Correctional Education Reform Through Technology
Xiaochang Song, undergrad in the School of Engineering and Arts & Sciences
Song is committed to improving academic and vocational education in the St. Louis County Jail and St. Louis County Juvenile Detention through the building of fully equipped computer labs. Song wants to implement the Khan Academy, an online educational resource popular among college and high school students. The site provides high quality instructional videos in a broad range of academic subjects.
The Correctional Education Reform Through Technology program focuses on customized learning for each student, peer mentorship and tutoring by select Washington University faculty and students.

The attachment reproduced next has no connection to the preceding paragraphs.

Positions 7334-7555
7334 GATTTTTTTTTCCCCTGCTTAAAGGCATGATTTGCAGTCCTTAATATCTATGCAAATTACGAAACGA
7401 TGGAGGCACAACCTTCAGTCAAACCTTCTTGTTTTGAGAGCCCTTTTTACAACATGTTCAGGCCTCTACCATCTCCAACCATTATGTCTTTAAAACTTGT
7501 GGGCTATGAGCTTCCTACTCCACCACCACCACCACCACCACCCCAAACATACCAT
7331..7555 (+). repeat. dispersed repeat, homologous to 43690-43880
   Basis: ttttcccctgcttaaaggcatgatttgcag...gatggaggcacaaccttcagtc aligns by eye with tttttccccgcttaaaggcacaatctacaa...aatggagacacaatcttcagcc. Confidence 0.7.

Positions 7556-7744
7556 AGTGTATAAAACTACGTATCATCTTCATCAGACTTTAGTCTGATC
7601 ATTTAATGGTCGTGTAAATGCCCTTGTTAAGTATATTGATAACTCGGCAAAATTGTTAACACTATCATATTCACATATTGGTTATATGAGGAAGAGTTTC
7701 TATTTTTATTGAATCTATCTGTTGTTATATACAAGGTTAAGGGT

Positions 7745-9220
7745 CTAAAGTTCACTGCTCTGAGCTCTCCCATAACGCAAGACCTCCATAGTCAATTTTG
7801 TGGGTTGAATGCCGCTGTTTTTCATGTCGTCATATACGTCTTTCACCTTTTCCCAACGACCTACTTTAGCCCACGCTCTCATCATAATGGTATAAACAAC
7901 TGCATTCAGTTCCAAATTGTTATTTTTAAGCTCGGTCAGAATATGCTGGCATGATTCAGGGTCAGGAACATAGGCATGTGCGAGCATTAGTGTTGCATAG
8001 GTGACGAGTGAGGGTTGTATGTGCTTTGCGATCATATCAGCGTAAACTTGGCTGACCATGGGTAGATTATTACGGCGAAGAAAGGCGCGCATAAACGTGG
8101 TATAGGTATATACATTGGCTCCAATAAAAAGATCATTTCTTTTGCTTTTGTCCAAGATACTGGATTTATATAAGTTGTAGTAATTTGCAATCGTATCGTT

The goal of the Correctional Education Reform Through Technology program is to equip the inmates of St. County Jail and St. Louis County Juvenile Detention with the literacy, mathematics and critical thinking skills necessary in order to obtain their GEDs.
The number of inmates who obtain GEDs will be the primary metric for the success of this program. The commitment’s goal will be to have 150 inmates in both the St. Louis County Jail and St. Louis Juvenile Detention Center obtain their GEDs within two years.
The aim is to reduce the rate of relapse to 15 percent for those inmates who partake in this program, compared to the 54 percent average for inmates in Missouri, as reported by the Pew Center.